Landscape connectivity for predicting the spread of ASF in the European wild boar population

Sci Rep. 2024 Feb 10;14(1):3414. doi: 10.1038/s41598-024-53869-5.


African swine fever (ASF) is an infectious and highly fatal disease affecting wild and domestic swine, which is unstoppably spreading worldwide. In Europe, wild boars are one of the main drivers of spread, transmission, and maintenance of the disease. Landscape connectivity studies are the main discipline to analyze wild-species dispersal networks, and it can be an essential tool to predict dispersal-wild boar movement routes and probabilities and therefore the associated potential ASF spread through the suitable habitat. We aimed to integrate wild boar habitat connectivity predictions with their occurrence, population abundance, and ASF notifications to calculate the impact (i.e., the capacity of a landscape feature to favor ASF spread) and the risk (i.e., the likelihood of a habitat patch becoming infected) of wild boar infection across Europe. Furthermore, we tested the accuracy of the risk of infection by comparing the results with the temporal distribution of ASF cases. Our findings identified the areas with the highest impact and risk factors within Europe's central and Eastern regions where ASF is currently distributed. Additionally, the impact factor was 31 times higher on habitat patches that were infected vs non-infected, proving the utility of the proposed approach and the key role of wild boar movements in ASF-spread. All data and resulting maps are openly accessible and usable.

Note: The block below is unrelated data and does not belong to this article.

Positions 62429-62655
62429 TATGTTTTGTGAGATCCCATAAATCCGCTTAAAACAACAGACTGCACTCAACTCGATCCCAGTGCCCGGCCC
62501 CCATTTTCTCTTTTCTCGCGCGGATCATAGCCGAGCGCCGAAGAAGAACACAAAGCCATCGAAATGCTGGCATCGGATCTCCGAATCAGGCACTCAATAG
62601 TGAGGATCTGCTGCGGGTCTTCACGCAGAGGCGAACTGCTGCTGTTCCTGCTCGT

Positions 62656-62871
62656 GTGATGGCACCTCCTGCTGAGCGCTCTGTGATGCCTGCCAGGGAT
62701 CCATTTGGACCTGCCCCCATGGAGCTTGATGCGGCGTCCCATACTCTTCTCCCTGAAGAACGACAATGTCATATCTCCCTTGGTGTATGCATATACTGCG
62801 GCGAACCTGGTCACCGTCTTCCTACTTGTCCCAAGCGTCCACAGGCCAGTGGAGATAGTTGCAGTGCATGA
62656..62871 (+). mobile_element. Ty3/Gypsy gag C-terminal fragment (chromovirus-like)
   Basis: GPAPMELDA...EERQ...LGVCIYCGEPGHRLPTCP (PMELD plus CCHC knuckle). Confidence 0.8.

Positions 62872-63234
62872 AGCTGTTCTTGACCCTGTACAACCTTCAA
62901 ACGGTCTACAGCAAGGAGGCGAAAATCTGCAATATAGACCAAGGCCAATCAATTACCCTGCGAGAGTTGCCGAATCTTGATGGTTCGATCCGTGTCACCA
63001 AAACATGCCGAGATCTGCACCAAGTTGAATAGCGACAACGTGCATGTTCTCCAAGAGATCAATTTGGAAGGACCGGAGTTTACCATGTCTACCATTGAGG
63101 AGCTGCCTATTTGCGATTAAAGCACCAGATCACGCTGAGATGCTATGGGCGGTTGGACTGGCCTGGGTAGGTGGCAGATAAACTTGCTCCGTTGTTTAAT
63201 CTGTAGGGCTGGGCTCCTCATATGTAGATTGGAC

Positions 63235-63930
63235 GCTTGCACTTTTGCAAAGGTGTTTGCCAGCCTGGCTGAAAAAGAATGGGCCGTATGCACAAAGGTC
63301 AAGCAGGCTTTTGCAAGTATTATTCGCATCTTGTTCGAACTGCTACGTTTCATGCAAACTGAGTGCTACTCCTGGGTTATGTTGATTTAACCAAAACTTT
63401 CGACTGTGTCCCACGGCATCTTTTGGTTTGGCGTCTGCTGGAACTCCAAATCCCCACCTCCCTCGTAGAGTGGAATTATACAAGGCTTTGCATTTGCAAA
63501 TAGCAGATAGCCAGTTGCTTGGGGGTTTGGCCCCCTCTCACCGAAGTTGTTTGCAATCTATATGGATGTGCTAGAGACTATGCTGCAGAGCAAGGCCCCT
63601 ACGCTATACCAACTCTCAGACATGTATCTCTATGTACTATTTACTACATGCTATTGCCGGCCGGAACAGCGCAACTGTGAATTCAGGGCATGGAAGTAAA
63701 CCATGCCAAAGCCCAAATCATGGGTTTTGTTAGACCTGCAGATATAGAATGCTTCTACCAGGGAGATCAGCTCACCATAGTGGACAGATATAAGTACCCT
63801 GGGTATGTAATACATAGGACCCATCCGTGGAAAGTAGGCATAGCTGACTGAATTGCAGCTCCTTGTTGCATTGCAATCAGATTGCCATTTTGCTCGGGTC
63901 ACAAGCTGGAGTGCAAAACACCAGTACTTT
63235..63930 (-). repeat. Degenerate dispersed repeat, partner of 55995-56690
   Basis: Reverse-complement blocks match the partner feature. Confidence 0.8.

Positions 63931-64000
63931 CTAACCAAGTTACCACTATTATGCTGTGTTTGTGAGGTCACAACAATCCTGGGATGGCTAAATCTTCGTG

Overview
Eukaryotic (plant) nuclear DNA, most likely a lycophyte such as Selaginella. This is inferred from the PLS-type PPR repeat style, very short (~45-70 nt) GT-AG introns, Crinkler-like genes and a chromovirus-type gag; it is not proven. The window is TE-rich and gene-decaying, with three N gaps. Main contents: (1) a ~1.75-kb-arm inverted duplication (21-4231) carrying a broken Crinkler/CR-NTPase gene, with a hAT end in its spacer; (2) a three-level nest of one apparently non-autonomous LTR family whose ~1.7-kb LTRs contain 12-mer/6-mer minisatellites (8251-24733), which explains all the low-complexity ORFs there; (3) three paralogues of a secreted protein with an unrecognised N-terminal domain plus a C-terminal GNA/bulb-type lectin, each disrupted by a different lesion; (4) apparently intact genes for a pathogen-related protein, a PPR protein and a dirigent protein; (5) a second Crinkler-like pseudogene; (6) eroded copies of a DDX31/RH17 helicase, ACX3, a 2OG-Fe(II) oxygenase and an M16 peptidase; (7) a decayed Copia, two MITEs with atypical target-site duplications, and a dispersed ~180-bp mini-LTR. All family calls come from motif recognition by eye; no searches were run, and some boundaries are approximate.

Keywords: African swine fever; Animal movement; Disease spread; Early detection; International-corridors; Landscape connectivity; Probability of connectivity; Surveillance-program; Sus scrofa; Vaccination programs; Wild boar.

MeSH terms

  • African Swine Fever Virus*
  • African Swine Fever* / epidemiology
  • Animals
  • Europe / epidemiology
  • Risk Factors
  • Sus scrofa
  • Swine